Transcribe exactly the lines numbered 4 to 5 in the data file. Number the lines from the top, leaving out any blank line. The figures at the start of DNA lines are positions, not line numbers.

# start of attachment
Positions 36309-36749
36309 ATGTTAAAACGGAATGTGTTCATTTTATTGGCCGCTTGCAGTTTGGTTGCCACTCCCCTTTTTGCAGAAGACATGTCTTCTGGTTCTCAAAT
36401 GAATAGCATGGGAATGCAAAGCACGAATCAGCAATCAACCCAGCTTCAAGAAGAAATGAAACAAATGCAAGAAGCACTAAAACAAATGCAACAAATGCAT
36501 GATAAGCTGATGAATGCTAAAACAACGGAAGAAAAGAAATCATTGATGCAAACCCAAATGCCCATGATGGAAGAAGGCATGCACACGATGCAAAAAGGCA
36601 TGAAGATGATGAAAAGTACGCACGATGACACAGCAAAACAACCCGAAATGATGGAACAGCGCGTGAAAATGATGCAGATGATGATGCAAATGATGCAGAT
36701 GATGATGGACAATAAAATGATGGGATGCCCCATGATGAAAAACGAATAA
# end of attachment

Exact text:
36501 GATAAGCTGATGAATGCTAAAACAACGGAAGAAAAGAAATCATTGATGCAAACCCAAATGCCCATGATGGAAGAAGGCATGCACACGATGCAAAAAGGCA
36601 TGAAGATGATGAAAAGTACGCACGATGACACAGCAAAACAACCCGAAATGATGGAACAGCGCGTGAAAATGATGCAGATGATGATGCAAATGATGCAGAT